• Competencies specific to job groups: Attention to detail or error-free verification is critical for accountants.
  • Competencies specific to a job: Leadership is a good example for team leads, supervisors, or department heads.

2. Map competencies to each job role

Mapping competencies to individual job roles is an integral part of creating an organization-wide competency framework. When assigning competencies, it’s important to differentiate between core or functional competencies (the must-have for each role) and technical competencies.

Keeping competencies and the competency profile of each role up-to-date is critical because both can evolve over time. This is why we recommend being aware of the competency requirements in your industry and adjusting accordingly.

Once competencies are defined, you should also include them in job descriptions, which, in addition to performance management and expectations, will also help with transparency over various career paths and internal mobility opportunities.

3. Conduct competency-based performance reviews

Once your competency framework is in place and everyone within the company is aware of it, you can start conducting performance reviews that are based on competencies. This shift will likely require additional training and support for your managers.

Competency-based performance appraisal

In a competency-based performance management system, managers use appraisals to evaluate both the current level and the consistent demonstration of each competency, usually through a grading or rating system.

In this type of review, employees are assessed against a set of pre-defined competencies for their particular role or what’s expected from them in that role. Employees also have the opportunity to assess themselves and, at the end of the process, have conversations with their managers, compare the two perspectives, and focus on future growth actions.

Competency-Based Performance Management: Benefits and How to Implement It

Competency-based 360 feedback

In competency-based performance management, anonymous 360-degree or multi-source feedback is an excellent opportunity to better understand how someone performed over a certain period or as part of a team.

The feedback can come from multiple sources — interns, juniors, peers, direct reports, supervisors — and offers a more holistic image of a person’s competencies and how well they have demonstrated those competencies while performing day-to-day tasks.

These insights will highlight both strong and lower-rated competencies, revealing hidden strengths, areas for improvement, and also different perspectives (self, manager, peers) on how an employee uses their competencies to meet performance expectations.

Competency-Based Performance Management: Benefits and How to Implement It

4. Develop growth plans and assign L&D opportunities for each competency

Once competency gaps are identified, the managers can sit together with each team member and establish growth plans for improving each competency. Together, they will decide what steps are necessary to further advance individual competencies and what areas of improvement will be given priority.

For example, on the Nestor platform, this type of plan consists of outlining clear goals, specifying growth actions closely linked to the skills and competencies you need to master, and establishing the methods used to track and evaluate progress over time.

Creating a Growth Plan on the Nestor platform

In the example below, you can see Anna, our made-up employee, seeking to improve her collaboration competency to level 5: advanced, making progress from her last evaluation, when this competency was ranked to 4: proficient level. In Nestor, we use a rating system with 5 levels: aware ofbeginnerfamiliar withproficient, and advanced.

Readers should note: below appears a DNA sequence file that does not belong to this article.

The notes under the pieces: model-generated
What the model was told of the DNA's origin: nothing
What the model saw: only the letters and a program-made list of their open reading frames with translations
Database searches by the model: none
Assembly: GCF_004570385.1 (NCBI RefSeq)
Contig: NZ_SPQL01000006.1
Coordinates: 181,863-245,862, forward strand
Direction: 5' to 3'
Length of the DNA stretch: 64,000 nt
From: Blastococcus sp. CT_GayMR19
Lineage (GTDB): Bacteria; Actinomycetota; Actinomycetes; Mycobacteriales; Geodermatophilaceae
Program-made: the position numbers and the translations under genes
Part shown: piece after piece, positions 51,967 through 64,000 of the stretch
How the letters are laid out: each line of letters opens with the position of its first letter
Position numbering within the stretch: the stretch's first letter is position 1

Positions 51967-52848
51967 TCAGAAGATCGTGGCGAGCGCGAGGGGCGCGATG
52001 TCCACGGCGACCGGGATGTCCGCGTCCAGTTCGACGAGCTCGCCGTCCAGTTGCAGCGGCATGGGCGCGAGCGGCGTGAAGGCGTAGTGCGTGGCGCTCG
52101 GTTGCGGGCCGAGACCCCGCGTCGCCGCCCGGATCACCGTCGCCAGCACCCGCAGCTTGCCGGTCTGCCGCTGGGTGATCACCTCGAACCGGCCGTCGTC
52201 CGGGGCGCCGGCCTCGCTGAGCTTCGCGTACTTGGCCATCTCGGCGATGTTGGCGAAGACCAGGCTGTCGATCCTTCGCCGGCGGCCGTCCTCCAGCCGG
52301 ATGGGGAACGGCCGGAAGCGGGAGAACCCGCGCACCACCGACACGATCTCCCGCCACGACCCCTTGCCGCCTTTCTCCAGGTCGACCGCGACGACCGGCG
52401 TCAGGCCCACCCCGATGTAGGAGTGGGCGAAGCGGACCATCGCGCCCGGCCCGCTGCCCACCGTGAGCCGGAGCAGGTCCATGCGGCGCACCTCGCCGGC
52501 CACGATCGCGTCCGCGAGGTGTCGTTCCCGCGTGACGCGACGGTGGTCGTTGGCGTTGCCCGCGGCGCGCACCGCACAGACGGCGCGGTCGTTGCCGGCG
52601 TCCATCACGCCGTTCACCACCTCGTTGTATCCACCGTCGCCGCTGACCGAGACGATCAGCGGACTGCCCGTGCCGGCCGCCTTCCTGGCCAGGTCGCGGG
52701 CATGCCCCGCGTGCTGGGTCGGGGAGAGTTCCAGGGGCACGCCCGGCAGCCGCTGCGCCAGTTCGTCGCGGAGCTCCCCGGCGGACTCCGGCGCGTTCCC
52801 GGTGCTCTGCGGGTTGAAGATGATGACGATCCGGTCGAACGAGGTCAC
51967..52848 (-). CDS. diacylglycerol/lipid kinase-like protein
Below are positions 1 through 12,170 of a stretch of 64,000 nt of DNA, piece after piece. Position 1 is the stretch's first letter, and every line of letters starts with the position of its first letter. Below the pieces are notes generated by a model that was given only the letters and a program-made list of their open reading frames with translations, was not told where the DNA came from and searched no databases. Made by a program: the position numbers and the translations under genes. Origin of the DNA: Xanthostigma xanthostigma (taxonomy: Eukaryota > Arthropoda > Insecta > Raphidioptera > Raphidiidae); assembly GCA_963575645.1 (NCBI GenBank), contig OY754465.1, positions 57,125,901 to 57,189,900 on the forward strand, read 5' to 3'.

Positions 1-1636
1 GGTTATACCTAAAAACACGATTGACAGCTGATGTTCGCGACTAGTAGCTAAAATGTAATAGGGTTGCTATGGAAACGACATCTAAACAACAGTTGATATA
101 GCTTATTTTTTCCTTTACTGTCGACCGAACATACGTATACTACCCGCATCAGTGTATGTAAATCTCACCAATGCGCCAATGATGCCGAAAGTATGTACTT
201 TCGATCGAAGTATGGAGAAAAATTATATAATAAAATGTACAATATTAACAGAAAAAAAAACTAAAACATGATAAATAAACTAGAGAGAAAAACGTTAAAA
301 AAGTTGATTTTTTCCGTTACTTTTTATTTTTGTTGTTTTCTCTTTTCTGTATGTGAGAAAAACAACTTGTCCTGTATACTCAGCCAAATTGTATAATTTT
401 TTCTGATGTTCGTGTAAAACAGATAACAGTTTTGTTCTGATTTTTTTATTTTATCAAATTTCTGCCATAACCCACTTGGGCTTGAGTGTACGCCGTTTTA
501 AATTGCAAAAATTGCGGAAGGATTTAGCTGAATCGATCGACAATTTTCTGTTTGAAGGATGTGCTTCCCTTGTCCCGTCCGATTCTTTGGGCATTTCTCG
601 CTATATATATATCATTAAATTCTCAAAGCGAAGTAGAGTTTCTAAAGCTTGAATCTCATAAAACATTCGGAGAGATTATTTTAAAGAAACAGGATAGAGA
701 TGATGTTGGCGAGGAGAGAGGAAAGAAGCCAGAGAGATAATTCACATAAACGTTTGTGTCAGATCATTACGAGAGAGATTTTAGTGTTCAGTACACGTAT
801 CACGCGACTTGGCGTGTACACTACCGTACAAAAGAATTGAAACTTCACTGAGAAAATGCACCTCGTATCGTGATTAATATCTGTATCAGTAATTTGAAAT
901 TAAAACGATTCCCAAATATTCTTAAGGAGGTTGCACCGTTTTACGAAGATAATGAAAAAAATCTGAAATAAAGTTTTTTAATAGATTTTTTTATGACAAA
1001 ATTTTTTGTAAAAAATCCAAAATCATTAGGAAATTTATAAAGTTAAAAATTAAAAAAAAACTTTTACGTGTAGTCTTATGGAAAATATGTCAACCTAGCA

Anna’s goal is to become even more efficient in her team and, in this particular case, seeking to participate in a project is the growth action chosen to further develop her collaboration competency.

Example of competency or skill development goal on the Nestor platform

5. Monitor and evaluate the impact of the new competency-based performance management system

Monitoring the impact and effectiveness of the new competency-based approach should happen regularly.

It’s not only about having and maintaining detailed and diligent documentation, but rather identifying what’s working and what isn’t — and ensuring that both competencies and the competency-based system itself are still aligned with the larger business objectives.

The most relevant feedback about the new system will come from managers and employees, who will be impacted the most by this transition. It’s important to listen to their pain points and suggestions and leverage anonymous feedback forms to gather honest and useful opinions. You can then make revisions as required.

How Nestor can help you transition to a competency-based performance management system

Competency-based performance management represents a dynamic and future-oriented framework that enhances clarity, fairness, and transparency in evaluating employee performance — thus enabling and nurturing growth and development.

And since Nestor is a skills- and competencies-first platform, our integrated solutions are uniquely positioned to help organizations unlock the Power of Skills and Competencies to drive workforce agility, high performance, and continuous growth.

With Nestor, you’ll be able to run competency-based performance reviews and understand also how work is done not only what it is achieved, pinpointing specific areas where employees need to further develop their capabilities.

Schedule a free demo session and let our consultants walk you through the whole process of defining competencies, running competency-based performance reviews or 360 feedback, and finally closing the loop with customized employee development plans.

Empower your people to work better, happier and with purpose
See the product in action. Your team will just love it.
Request a demo